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Concert Preview: Jaga Jazzist

Mentioning the words "jazz-electronic hybrid" is enough to scare fans of both genres. Computers make jazzers modern, horns provide knob-twiddlers with retro cool, yet often the result is a groundless mish-mash rather than a fresh sound. Norway's Jaga Jazzist are one of the few ensembles to create a blistering amalgam of jazz and experimental electronics.

Raw and unpredictable, but schooled in jazz traditions, the 10-person band fuses sly horn work and a towering keyboard sound with knee-wobbling bass and a hail of drums, both electronic and live. Composition-ally, Jaga Jazzist turn out complex, multi-layered dance floor anthems as well as chilling ballads.

Though still relatively unknown in the States, the members of Jaga Jazzist are among Norway's most lauded musicians. As engineers, producers and performers, they've had their hands in the most challenging music to emerge from that country over the last decade.

The group formed in 1994 in Tonsberg, a small suburb of Oslo. Founder, guitarist, saxophonist, clarinetist and primary songwriter Lars Horntveth -- only 14 years old at the time -- trolled for band mates among friends, family and acquaintances. Soon the act was one of Norway's best-kept secrets, drawing large crowds to its genre-bending shows. Though near-legends on the concert circuit, Jaga took nearly a decade to release their debut recording, 2001's A Livingroom Hush.

Released on the Oslo imprint Smalltown Supersound, the disc drew rave reviews from critics and fans, selling 15,000 copies in Norway alone. The record was a brilliant recreation of the band's live sound, and it quickly caught the ear of many listeners on both sides of the jazz/electronic divide. A year later, it was picked up by avant-hip-hop label Ninja Tune and released internationally.

Meanwhile, the group released a second full-length, entitled The Stix. A remarkable convergence of man and machine, it was an instant success. Loping grooves and elastic bass lines, touches of glitchy electronics and walls of horns further demonstrated the band's unique, head-turning style.

This summer, Jaga Jazzist are on their debut tour of the U.S. and Canada, which includes a stop at Burlington's Club Metronome next Monday, July 5. Coinciding with the event is the release of Day, an eight-tune mini-album. The title track, one of the strongest from The Stix, pits minimal piano plinking and melodic guitar fills against crackling drum 'n' bass. Horns enter in, smooth and lovely, before an explosion of synths leads the song to a screaming climax. And that's just the first two minutes.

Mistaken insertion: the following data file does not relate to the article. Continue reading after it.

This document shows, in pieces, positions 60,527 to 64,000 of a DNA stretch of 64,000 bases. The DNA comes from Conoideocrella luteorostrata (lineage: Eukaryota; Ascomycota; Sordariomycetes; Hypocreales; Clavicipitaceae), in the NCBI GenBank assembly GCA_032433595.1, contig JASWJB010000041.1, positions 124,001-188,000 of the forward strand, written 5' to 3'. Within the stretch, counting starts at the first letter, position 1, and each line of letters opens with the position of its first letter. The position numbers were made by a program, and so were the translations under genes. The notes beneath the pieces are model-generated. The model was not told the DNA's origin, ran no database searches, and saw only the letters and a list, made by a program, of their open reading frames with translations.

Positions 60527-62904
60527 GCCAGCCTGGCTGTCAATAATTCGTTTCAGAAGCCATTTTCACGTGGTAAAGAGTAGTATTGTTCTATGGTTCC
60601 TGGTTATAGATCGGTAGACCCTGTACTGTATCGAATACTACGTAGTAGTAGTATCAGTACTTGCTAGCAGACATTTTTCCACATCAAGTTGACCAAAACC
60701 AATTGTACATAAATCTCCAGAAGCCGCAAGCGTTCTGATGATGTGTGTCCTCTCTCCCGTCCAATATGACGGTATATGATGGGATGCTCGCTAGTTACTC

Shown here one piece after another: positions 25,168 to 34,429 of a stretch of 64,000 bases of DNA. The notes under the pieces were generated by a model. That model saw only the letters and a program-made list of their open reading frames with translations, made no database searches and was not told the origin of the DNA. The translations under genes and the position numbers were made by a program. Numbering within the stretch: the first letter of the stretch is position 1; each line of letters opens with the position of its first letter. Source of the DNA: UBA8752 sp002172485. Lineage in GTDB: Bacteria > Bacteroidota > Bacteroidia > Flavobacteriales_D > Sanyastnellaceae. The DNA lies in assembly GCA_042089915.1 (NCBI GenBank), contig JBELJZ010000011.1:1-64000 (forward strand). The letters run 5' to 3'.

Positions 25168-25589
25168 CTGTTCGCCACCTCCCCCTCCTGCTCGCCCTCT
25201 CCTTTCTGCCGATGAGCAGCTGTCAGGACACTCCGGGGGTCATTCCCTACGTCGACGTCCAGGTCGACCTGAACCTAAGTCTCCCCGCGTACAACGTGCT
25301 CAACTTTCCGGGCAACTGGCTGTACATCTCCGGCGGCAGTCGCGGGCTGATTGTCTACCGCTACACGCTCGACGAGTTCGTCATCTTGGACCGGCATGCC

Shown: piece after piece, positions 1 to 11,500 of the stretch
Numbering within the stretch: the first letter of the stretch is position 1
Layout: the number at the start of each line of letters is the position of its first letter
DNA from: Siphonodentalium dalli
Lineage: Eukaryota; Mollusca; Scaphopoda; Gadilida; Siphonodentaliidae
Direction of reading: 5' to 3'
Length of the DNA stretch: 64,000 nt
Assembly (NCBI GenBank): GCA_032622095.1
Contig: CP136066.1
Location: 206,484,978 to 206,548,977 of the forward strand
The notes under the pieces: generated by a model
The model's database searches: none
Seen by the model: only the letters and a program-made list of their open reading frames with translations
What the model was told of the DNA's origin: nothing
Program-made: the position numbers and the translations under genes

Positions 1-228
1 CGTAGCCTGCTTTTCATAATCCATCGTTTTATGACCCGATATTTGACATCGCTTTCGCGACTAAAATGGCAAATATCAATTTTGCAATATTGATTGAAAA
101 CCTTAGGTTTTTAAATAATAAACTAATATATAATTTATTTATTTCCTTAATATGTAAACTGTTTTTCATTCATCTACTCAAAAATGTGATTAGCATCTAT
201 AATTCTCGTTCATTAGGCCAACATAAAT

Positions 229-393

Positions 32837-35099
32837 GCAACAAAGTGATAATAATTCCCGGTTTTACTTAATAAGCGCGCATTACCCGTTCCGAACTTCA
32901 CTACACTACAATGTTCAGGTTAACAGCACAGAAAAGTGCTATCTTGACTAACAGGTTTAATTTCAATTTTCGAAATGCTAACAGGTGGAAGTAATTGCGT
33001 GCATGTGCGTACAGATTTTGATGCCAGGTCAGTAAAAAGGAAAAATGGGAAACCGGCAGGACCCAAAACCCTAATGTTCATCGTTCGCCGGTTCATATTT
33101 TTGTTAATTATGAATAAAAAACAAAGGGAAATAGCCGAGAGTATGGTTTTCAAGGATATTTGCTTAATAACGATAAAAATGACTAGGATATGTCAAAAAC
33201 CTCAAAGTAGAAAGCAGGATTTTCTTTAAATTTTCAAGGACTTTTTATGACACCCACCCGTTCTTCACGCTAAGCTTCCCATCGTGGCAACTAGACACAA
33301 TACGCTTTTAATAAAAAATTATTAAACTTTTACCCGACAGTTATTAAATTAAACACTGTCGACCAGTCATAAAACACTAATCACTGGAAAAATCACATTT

In "Two Things," a new, unreleased track, the band delves further into electronica, creating a spitting, cut-up beat that's smoothed occasionally by a gauzy, melodic hook. It's a massive track, and an excellent example of how nimbly the band toys with genre lines.

Two remixes follow -- a stretched, gussied-up version of "Day" courtesy of laptop star Matthew Hebert, and electro-funk pranksters Dat Politics' mix of "Reminders."

The album closes with a batch of live tracks that lay to rest any fears of the group's sound being merely a studio creation. The 23 or so minutes of music -- versions of "Kitty Wu," "Day/Another Day" and "Suomi Finland" -- are in some ways stronger than the album material. In "Kitty Wu," the horns commingle with sputtering electronics and a flurry of vibes. Elsewhere, the band soars on extended horn and keyboard jams, breaks down into pulsing fits of electronic percussion, and swings with classic cool. Possibly the best moment occurs in "Kitty Wu": with the group

at full throttle, the bottom falls out to leave just the slow tug of a saxophone, thick, snaky bass and the steady click of a digital drum.

Far from meandering experimentalists, Jaga Jazzist are true sound artists, bridging the gap between new and old, electronica and jazz with an endlessly inventive, forward-looking approach. Whichever genre you favor, this band deserves a listen. Besides, how often does a 10-piece Norwegian band come to town?

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About The Author

Ethan Covey

Ethan Covey

Bio:
Ethan Covey was the Seven Days music editor from 2001 until 2004. He won the 2004 John D. Donoghue award for arts criticism from the Vermont Press Association.

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